Either way, we don’t know what happened when he stepped outside. It’s possible they did rush toward him, and he fired. The biggest piece of damning evidence he has is that 911 tape. He was correct to inform 911 that he was armed, but the bluster that followed is going to greatly complicate his defense.

  3. Ian Argent says:

    As far as the Grand Jury not indicting; there’s been a lot of stories recently that – at least in the Dallas area – Grand Juries will in fact indict a ham sandwich. Read an interesting article recently about people who had very clear self-defense arguments that were indicted and forced to plead out because the prosecutors just kept coming after them.

    I don’t know about this case, I really don’t.

  4. straightarrow says:

    I find it morally reprehensible that so many of us claim submission to crime is the proper response of a citizen. It is not. We have a duty to society every bit as binding as that of the police. We do not get the advantage of qualified immunity and crooked prosecutors who almost always side with police no matter the circumstance.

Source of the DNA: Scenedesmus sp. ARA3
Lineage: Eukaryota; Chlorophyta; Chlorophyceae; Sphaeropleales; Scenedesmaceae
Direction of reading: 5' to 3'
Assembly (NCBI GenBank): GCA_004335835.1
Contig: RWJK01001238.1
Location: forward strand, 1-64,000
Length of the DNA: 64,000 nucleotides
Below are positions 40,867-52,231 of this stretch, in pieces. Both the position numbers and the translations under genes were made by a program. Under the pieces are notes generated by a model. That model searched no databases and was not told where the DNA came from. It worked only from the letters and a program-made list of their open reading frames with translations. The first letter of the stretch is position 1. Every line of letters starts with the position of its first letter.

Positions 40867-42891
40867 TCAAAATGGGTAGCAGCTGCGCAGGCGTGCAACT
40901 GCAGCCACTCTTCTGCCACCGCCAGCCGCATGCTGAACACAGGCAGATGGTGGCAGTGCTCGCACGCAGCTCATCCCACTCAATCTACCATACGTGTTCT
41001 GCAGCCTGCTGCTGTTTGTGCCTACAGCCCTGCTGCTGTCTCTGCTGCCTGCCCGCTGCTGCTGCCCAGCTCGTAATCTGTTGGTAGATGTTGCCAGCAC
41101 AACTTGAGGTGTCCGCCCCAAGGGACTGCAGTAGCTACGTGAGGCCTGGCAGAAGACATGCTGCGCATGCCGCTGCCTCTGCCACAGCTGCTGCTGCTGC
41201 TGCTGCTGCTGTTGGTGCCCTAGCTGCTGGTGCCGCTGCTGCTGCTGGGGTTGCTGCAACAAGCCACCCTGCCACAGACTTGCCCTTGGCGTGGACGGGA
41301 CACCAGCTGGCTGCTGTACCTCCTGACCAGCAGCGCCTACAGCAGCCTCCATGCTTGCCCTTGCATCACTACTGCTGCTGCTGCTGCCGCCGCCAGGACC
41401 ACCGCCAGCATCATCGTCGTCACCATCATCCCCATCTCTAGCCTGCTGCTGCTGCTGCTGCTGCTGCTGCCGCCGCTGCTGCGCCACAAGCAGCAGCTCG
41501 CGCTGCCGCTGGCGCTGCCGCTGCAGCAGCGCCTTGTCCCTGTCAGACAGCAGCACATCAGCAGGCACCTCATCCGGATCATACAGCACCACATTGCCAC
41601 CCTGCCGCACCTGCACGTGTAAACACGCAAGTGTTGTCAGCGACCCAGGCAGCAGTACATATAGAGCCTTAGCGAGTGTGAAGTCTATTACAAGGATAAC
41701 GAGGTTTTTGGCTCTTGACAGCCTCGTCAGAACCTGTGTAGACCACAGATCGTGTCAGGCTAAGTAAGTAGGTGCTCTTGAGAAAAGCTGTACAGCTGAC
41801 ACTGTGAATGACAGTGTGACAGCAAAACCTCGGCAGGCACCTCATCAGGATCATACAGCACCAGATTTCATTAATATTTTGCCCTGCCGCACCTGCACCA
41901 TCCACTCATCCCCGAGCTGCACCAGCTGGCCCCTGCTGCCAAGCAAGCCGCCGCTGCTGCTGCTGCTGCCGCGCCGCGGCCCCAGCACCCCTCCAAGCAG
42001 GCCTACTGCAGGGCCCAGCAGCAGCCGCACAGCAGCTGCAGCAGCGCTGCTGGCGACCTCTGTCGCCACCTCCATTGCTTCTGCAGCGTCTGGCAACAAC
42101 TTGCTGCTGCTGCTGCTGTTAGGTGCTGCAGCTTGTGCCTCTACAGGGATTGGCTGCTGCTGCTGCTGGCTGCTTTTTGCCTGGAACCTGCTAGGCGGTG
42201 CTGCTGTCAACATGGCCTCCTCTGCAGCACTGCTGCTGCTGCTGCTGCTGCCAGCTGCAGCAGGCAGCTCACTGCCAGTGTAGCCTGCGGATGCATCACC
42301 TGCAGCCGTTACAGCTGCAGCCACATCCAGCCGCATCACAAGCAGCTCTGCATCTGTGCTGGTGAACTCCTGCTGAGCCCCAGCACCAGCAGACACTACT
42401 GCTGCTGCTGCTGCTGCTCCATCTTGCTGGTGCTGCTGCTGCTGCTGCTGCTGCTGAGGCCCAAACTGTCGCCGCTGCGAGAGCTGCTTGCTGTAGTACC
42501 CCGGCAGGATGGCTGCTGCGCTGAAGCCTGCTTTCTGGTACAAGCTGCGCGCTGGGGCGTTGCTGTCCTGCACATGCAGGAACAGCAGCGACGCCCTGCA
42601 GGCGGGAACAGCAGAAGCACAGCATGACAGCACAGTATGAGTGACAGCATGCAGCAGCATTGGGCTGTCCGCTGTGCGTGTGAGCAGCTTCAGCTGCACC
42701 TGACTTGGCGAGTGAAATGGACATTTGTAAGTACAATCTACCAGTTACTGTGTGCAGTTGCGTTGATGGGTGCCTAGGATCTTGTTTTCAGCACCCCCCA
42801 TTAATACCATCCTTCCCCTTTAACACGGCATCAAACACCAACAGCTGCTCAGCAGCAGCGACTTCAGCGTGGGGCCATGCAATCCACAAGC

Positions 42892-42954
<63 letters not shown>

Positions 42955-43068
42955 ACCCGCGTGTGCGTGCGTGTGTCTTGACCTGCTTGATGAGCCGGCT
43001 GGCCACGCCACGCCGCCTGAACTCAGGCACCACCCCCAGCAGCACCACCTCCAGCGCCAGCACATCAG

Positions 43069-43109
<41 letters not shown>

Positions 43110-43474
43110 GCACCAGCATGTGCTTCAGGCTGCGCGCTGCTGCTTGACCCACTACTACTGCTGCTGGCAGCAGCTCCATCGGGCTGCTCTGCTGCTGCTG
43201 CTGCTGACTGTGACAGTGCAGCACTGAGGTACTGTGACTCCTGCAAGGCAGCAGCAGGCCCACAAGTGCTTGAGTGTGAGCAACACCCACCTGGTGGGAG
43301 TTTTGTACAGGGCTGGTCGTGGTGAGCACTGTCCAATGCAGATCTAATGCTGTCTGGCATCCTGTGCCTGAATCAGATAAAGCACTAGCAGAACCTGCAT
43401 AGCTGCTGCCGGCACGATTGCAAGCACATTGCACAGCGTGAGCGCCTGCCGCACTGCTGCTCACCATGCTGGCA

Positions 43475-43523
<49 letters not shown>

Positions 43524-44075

I find it morally reprehensible that so many of us relieve ourselves of duty and conscience because we have hired a professional force to do for us what we fear to do for ourselves and our neighbors.

    Oddly, I do not find it morally reprehensible if a man declines to become involved because of fear of the criminal or because he is not mentally, physically, philosophically, or morally prepared to do what may be necessary if he involves himself. I, however, will view that same man with pure disdain, if not outright disgust, if he tries to convince me that his decision is based on morality and others who shoulder their responsibility to themselves, family, neighbors and society is a murderer.

    It would not be long before we were all back hiding in caves from the marauders if these weak sisters become our definition.

  5. Sebastian says:

    It’s true that Grand Juries don’t do their job these days, because people don’t know they don’t have to follow the letter of the law if they believe this application of it is inappropriate.

    It’s all going to hinge on what happened when he left the house, but that 911 tape is going to be damning. The best thing we can do is to remember 911 dispatchers aren’t our friends, and anything we say to them is evidence that will be used against us.

    As I said, I don’t think this is a justifiable shoot, based on the evidence I have. But there are circumstances when I think it’s imperative to get involved. This isn’t one of those cases, but there’s no good to come of complicating things by blabbing on with the 911 guy.